Marketing Exam 3 – Ch. 18 (Integrated Marketing Communications and Direct Marketing)

Five Promotional Element Alternatives
1. Advertising
2. Personal Selling
3. Sales Promotion
4. Public Relations
5. Direct Marketing
A combination of one or more of the communication tools.
Promotional Mix
Uses of Communication Tools
1. Inform prospective buyers about the benefits of the product
2. Persuade them to try it
3. Remind them later about the benefits they enjoyed by using the product.
Designing marketing communications programs that coordinate all promotional activities to provide a consistent message across all audiences.
Integrated Marketing Communications (IMC)
The process of conveying a message to others.
Communication.
Six Elements of Communication
1. Source
2. Message
3. Channel of Communication
4. Receiver
5. Encoding
6. Decoding
A company or person who has information to convey.
Source
The information sent by a source, such as description of a new cellular source.
Message
Means through which a message is conveyed, such as a salesperson, advertising media, or public relations tools.
Channel of Communication
Consumers who read, hear, or see the message.
Receivers
The process of having the sender transform an idea into a set of symbols.
Encoding
The process of having the receiver take a set of symbols, the message, and transform them back into an idea.
Decoding
A similar understanding and knowledge that the sender and receiver apply to the message.
Field of Experience
A line in the communication process diagram that links the response and feedback.
Feedback Loop
The impact the message has on the receiver’s knowledge, attitudes, or behaviors.
Response
The sender’s interpretation of the response, which indicates whether the message has been decoded and understood as intended.
Feedback
Extraneous factors the can work against effective communication by distorting a message or the feedback received.
Noise
Any paid form of non-personal communication about an organization, good, service, or idea by an identified sponsor.
Advertising
Advertising involving mass media which are non-personal and do not have an immediate feedback look as does personal selling
Non-Personal Advertising
The two-way flow of communication between a buyer and seller, designed to influence a purchase decision.
Personal Selling
Communication with consumers who are not in the target audience.
Wasted Coverage
A form of communication management that seeks to influence the feelings, opinions, or beliefs held by consumers about a company’s products or services.
Public Relations
A non-personal, indirectly paid presentation of an organization, good, or service.
Publicity
A short-term inducement of value offered to arouse interest in buying a good or service.
Sales Promotion
Direct communication with consumers to generate a response in the form of an order, a request for further information.
Direct Marketing
Introduction Stage Promotional Objective
To Inform
Growth Stage Promotional Objective
To Persuade
Maturity Stage Promotional Objective
To Remind
Decline Stage Promotional Objective
None. Little money spent on promotion.
Three characteristics of a product to consider in order to achieve the proper blend of the promotional mix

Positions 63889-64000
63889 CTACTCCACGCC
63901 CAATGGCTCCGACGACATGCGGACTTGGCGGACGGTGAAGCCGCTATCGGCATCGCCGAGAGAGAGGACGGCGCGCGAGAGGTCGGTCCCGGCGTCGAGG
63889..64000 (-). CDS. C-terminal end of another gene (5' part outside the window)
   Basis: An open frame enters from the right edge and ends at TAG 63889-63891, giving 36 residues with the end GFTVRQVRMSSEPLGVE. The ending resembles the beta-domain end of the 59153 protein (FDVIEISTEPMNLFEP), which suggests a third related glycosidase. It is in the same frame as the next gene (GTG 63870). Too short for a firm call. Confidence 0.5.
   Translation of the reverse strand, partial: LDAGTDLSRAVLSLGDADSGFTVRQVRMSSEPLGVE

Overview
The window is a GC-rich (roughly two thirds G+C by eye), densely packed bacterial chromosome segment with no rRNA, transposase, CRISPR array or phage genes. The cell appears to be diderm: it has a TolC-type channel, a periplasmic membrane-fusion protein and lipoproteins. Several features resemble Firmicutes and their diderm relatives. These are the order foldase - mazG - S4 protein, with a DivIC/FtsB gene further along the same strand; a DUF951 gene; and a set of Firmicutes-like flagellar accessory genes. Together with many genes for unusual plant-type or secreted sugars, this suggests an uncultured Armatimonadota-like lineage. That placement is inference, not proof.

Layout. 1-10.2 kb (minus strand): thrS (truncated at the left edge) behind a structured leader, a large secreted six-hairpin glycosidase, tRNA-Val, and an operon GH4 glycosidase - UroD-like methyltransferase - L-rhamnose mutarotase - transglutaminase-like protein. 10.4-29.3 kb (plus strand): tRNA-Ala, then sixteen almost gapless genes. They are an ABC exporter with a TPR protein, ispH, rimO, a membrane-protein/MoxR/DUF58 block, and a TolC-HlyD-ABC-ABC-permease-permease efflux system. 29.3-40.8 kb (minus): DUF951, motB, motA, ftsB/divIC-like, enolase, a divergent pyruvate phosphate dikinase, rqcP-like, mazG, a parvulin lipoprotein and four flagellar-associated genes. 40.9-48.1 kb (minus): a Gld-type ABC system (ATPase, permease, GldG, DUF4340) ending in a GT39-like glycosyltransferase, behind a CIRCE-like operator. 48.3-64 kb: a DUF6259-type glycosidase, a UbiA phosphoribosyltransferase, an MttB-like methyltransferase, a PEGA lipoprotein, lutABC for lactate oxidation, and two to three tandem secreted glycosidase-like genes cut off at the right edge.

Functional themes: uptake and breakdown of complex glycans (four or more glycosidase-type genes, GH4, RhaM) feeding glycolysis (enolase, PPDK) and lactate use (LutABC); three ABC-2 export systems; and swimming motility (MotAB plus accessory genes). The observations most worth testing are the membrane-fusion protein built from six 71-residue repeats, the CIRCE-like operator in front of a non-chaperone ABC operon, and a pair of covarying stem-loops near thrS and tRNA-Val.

1. Complexity
2. Risk
3. Ancillary Service
The technical sophistication of a product.
Complexity
The degree of service or support required after the sale.
Ancillary Service
Stages of the Buying Decision
1. Pre-purchase
2. Purchase
3. Post-Purchase
Channel Strategies
1. Push Strategy
2. Pull Strategy
Directing the promotional mix to channel members to gain their cooperation in ordering and stocking the product.
Push Strategy
Directing the promotional mix at ultimate consumers to encourage them to ask the retailer for the product.
Pull Strategy
Four W’s to Develop Promotion Program
1. Who is the target audience
2. What are:
– The promotion objectives
– The amounts of money that can be budgeted for the promotional program
– The kinds of promotion used
3. Where should the promotion run
4. When should the promotion run
The group of prospective buyers toward which a promotion program is directed.
Target Audience
The sequence of stages a prospective buyer goes through from initial awareness of a product to eventual action.
Hierarchy of Effects
Five Stages of the Hierarchy of Effects
1. Awareness
2. Interest
3. Evaluation
4. Trial
5. Adoption
The consumer’s ability to recognize and remember the product or brand name.
Awareness
An increase in the consumer’s desire to learn about some of the features of the product or brand.
Interest
The consumer’s appraisal of the product or brand on important attributes.
Evaluation
The consumer’s actual first purchase and use of the product or brand.
Trial
Through favorable experience on the first trial, the consumer’s repeated purchase and use of the product or brand.
Adoption
Methods used to set the promotion budget
1. Percentage of Sales
2. Competitive Parity
3. All You Can Afford
4. Objective and Task
Matching the competitor’s absolute level of spending or the proportion per unit of market share.
Competitive Parity
When money is allocated to promotion only after all other budget items are covered.
All You Can Afford
When the company
– determines its promotion objectives
– outlines the tasks to accomplish these objectives
– determines the promotion cost of performing these tasks
Objective and Task
The result of offers that contain all the information necessary for a prospective buyer to make a decision to purchase and complete the transaction.
Direct Orders
The result of an offer designed to generate interest in a product or service and a request for additional information.
Lead Generation
The outcome of an offer designed to motivate people to visit a business.
Traffic Generation